Sunday, January 16, 2011

Letting Go, Naturally

A little bug got me down, flat in my bed for most of the day. Being sick is not all bad. It is a chance for the body and mind, both, to let go, and to feel the spaciousness that inevitably comes from surrendering. 

Letting go . . . Not a state that comes to us naturally in our usual every day consciousness. It requires much practice, paradoxically.

Hearing Ruth's words, still:

How much are you clinging at this moment? Can you feel it in your heart? And can you relax, just a bit?

The hard work of letting go . . . 


  1. saw this recently, thought you might appreciate.

    You Have To Know

    You have to know
    how hard it is for caregivers
    to watch their loved ones
    fade away
    one pain at a time.

    You have to know
    how hard it is to see them
    do things for the last time.
    To stop doing things like
    making love and settle for
    a pat on the shoulder.
    You have to know.

    You have to know how hard it is
    to shop and cook and go to the chemo room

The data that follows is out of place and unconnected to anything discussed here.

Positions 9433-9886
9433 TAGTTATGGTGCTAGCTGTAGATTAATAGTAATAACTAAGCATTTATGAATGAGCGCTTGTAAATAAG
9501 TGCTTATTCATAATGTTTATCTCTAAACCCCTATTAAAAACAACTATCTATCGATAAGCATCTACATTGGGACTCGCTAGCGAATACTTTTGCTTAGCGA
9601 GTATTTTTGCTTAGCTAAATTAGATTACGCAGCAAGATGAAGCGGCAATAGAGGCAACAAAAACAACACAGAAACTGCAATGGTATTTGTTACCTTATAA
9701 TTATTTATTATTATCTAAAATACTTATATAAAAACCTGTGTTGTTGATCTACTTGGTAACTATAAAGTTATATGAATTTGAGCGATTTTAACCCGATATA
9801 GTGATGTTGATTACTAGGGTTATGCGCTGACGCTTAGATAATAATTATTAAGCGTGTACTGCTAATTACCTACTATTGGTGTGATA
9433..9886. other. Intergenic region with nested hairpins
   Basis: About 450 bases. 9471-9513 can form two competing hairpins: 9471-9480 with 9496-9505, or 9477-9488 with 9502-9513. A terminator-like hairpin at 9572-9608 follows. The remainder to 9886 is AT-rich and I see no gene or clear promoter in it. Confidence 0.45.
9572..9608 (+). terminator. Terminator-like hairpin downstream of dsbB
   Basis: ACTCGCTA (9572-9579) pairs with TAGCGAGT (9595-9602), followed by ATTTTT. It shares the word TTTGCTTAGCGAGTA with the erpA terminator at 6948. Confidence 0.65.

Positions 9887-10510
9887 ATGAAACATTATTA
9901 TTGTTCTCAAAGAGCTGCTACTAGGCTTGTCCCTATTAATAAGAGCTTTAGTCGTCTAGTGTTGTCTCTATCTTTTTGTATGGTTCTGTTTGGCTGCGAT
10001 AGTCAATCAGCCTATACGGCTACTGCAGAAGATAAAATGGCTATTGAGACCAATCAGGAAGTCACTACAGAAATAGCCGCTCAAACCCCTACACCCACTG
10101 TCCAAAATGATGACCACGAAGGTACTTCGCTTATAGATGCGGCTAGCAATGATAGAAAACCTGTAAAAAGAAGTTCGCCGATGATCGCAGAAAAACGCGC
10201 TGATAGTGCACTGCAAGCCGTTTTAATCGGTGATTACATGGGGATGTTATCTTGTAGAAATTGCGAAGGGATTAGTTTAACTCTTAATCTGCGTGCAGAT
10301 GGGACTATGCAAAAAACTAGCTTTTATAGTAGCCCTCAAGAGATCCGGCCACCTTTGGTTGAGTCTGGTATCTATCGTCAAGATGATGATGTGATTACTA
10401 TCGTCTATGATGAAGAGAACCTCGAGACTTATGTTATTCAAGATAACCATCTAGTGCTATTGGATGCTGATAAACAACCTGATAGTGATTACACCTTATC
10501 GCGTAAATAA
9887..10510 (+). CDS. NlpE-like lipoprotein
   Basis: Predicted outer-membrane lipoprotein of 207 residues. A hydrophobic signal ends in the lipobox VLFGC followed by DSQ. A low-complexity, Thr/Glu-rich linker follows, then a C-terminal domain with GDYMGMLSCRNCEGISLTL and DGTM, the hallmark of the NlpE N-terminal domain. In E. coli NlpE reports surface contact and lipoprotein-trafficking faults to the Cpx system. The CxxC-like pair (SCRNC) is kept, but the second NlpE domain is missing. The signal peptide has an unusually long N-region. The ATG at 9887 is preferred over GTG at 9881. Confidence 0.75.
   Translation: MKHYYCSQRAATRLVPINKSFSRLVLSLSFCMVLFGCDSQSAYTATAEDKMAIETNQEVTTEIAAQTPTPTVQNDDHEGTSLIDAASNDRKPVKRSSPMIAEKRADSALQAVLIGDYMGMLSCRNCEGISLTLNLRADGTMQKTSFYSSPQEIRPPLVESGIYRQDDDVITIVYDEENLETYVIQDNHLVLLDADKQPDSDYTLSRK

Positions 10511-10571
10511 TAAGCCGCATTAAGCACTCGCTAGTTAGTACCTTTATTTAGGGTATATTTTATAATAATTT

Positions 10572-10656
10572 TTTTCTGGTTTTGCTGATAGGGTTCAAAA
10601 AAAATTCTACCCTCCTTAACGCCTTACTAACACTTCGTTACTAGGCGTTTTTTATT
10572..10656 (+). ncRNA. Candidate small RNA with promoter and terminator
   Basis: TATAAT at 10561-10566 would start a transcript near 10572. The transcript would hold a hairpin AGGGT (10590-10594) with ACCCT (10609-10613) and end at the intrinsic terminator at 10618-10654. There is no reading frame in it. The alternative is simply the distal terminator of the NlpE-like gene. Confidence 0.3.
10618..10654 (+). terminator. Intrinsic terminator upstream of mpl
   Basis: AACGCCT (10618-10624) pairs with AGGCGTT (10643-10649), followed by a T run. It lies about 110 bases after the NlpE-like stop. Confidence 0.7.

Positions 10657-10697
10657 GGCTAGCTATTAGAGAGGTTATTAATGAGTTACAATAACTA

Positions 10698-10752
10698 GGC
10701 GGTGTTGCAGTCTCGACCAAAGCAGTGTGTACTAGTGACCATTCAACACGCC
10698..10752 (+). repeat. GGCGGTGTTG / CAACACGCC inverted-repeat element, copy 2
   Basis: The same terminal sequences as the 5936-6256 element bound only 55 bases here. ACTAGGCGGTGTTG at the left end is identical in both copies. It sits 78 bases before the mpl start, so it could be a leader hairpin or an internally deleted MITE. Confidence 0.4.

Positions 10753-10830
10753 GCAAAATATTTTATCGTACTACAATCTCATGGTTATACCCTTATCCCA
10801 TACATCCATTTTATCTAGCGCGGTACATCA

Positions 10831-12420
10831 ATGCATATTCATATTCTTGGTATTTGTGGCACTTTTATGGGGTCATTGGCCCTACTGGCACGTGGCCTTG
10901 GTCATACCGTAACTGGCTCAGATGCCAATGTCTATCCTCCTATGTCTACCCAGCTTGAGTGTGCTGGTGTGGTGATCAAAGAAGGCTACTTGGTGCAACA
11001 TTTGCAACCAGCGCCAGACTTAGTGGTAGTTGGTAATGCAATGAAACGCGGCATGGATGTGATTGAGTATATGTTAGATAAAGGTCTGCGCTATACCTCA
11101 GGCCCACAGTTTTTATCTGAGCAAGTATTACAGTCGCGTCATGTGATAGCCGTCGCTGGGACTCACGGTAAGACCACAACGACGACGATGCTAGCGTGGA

and come home to hopelessness and dread
    and a life filled with “what if’s?”

    You have to know how long the road is
    and how cold the empty heart is when
    there is no more caregiving left to do.
    When you have outlived your job and
    find your hours idling on the vine.
    You have to know.

    You have to know that out of sorrow
    comes your own rebirth.
    How hard it is to watch yourself be a tiny
    embryo of hope; a toddler that falls into
    the coffee table and lurches into the street.
    You have to know.

    You have to know that hope is reborn
    when you have to know...because you do.
    You know that your only resource is within
    and that no one will support you until you
    begin to support yourself. So you begin again.

    You are caregiving your own spirit now.
    You have to know that God Himself is
    giving you another chance. That your
    loved one is within your heart and dancing
    at this chance you are given.

    The day you dance again is more than a pat
    on the shoulder. It is an affirmation of
    your own strength and courage. It is your ticket
    to eternity, your own knowing how the game is played.

    Not with a losing hand but with a winning spirit.
    Not with self-pity but with the grace of God.
    Not with hopelessness but an acceptance of
    the flow. That’s all there ever was and all
    there ever will be.

    You have to know.

    Vicki Woodyard

    Vicki Woodyard

  2. Oh! thank you! So, beautiful.

    Or the power of words to transform and give meaning to what can otherwise be a most heartbreaking, mind spinning, and body taxing experience . . .

    With metta,